|'Is this still life?'
I was speaking earlier today about how my ultramarathon career got started and unlike my clients, I didn’t start off speaking to a running mentor.
Instead, it was a copy of ‘Runner’s World’ magazine which first caught my attention and propelled me towards running even longer distances than the standard marathon of 26 miles and 385 yards. It was the November 1994 issue that really fired my imagination. It was published whilst I was training for my first London Marathon and contained a special feature on ultra-running - the task of running beyond a marathon. Inside there was a picture of an American lady called Ann Trason, and there was a feature on her running the Western States Endurance Race in America. It was that image that rocked my world. I saw that photograph of her running up the Rocky Mountains and I just thought, ‘That’s what I want to do!’
Of course, I didn’t have a clue how I’d make that dream a reality. I just saw a photo of her and thought, ‘Gosh, she looks great!’ It just looked incredible, brilliant. It was like, ‘I want some of that.’ What she was doing was totally surreal to me, it was different to anything I’d ever seen before, it was totally ‘far out’ and way beyond any running concept I had ever come across. What she was doing was also completely off my scale.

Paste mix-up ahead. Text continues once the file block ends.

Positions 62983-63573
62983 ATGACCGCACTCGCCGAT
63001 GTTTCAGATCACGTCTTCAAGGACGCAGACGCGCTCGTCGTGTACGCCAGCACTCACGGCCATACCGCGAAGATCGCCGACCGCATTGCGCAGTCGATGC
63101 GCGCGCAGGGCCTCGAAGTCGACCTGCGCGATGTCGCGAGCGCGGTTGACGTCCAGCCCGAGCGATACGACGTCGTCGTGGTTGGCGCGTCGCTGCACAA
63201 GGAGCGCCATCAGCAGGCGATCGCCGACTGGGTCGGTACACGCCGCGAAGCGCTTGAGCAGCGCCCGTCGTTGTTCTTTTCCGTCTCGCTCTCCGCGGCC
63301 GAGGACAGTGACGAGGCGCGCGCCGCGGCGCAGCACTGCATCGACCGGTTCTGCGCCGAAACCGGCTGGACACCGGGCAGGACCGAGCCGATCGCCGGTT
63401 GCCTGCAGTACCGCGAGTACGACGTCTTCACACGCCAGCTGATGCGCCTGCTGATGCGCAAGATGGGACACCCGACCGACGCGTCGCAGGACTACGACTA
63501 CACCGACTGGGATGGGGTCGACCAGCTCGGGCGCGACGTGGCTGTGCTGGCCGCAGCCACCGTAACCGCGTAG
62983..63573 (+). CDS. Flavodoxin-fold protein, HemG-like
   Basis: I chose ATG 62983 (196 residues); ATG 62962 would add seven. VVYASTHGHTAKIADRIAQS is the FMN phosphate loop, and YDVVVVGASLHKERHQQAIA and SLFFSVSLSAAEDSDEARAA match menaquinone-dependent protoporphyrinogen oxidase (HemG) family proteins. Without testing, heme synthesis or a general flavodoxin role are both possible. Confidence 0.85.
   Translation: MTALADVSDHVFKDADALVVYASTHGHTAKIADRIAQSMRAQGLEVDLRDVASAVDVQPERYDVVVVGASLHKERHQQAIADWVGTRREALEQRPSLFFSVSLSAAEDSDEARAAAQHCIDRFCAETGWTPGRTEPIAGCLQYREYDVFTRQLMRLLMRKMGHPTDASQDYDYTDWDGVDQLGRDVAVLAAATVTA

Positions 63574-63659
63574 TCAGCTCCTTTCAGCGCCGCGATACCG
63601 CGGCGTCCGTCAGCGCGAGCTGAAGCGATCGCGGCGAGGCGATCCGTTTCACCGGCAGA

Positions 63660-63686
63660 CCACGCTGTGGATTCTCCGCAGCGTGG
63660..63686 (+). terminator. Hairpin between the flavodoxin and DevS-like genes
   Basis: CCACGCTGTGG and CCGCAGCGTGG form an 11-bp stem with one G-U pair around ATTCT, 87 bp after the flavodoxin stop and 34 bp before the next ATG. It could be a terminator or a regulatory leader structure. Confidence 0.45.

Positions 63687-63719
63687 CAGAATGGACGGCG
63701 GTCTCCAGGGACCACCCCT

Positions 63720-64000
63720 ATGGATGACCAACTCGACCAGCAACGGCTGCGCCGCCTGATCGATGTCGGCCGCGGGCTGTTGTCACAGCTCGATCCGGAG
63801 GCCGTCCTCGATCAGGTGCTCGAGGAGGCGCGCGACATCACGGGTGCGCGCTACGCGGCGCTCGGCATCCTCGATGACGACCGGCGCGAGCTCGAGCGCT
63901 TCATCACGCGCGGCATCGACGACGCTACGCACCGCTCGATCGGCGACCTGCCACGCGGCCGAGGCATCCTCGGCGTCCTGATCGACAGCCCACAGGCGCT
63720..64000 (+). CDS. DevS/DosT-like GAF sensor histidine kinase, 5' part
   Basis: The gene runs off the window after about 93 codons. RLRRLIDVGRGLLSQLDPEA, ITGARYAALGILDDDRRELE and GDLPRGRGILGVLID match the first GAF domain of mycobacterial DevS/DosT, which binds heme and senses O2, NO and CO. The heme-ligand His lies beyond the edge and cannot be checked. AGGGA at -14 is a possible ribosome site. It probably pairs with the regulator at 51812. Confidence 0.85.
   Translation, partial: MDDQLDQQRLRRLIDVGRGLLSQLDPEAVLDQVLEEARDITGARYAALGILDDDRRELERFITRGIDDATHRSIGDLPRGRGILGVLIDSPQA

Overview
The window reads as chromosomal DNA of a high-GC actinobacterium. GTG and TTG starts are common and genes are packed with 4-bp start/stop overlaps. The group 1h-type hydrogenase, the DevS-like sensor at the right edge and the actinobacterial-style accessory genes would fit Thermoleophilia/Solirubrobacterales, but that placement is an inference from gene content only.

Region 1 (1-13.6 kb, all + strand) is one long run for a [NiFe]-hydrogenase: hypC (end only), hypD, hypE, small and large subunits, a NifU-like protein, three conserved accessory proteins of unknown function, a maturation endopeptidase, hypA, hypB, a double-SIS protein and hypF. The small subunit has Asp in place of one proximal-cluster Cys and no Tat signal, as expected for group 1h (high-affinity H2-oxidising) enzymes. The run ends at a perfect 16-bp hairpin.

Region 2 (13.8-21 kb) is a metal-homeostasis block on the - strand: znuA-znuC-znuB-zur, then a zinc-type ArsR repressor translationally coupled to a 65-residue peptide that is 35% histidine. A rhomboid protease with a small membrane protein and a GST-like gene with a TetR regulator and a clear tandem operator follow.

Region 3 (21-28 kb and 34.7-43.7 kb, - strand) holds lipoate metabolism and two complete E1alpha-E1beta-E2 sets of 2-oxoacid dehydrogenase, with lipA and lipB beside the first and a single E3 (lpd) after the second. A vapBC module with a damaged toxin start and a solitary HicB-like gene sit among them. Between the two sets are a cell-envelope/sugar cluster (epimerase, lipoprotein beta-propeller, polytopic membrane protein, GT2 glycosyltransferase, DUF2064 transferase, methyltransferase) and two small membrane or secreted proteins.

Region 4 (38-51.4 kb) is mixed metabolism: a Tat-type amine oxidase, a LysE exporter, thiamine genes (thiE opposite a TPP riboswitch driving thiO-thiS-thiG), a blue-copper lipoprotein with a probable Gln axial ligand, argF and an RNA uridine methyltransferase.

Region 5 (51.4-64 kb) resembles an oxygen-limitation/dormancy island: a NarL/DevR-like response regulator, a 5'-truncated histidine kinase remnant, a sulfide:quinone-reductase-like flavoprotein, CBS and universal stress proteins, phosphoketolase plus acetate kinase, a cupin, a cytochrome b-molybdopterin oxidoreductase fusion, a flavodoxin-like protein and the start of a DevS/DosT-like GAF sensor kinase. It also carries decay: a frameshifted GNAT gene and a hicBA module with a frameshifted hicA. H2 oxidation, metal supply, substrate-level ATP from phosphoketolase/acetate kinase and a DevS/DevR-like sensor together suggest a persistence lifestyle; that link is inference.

But I just sat there looking at that amazing amount of freedom she was experiencing and thought, ‘Wow!’
There was also an article on Alberto Salazar who’d won the prestigious 56-mile Comrades Marathon in South Africa. I just saw these people and thought, ‘That’s it. That’s my destiny.’ I felt inspired to go and grab some of what they were having. I knew that it was possible if I trained really hard - having run my first marathon I’d acquired a taste for distance and knew I could go a lot further.
From that day forwards I was hooked - I was fascinated by the concept of ultra-running and the next logical step for me was to really start upping my mileage. Not that I’d been taking running lightly up until this point - by now I was already testing myself, I’d tried a week running 10 miles a day every day - it was brilliant! I did them all in about 80 minutes. I just went and ran them. It was great. It does sound bizarre now, and I’m not being glib, it was just what I really, really wanted to do. It was the sense of freedom that it gave me. I was thinking, ‘Well, I wonder how many other people are running 10 miles a day. I wonder - is anybody else doing what I’m doing?’
My new training regime became nine miles in the morning and nine miles in the evening, four days a week. Then I’d run 20 miles on a Saturday and 20 miles on a Sunday. That’s as technical as it got. I know suddenly running all those miles sounds like I was in self-destruction mode, but I wasn’t. It was a positive mental and physical building process. Naturally, I had some initial aches and pains, like lots of runners do when they start, but my body adjusted very quickly to the new regime, and I’ve never looked back – not once.
What’s driving you forwards to achieve your dream?
1,178 Marathons - 276 Ultras - 9 GWR - 16 MDS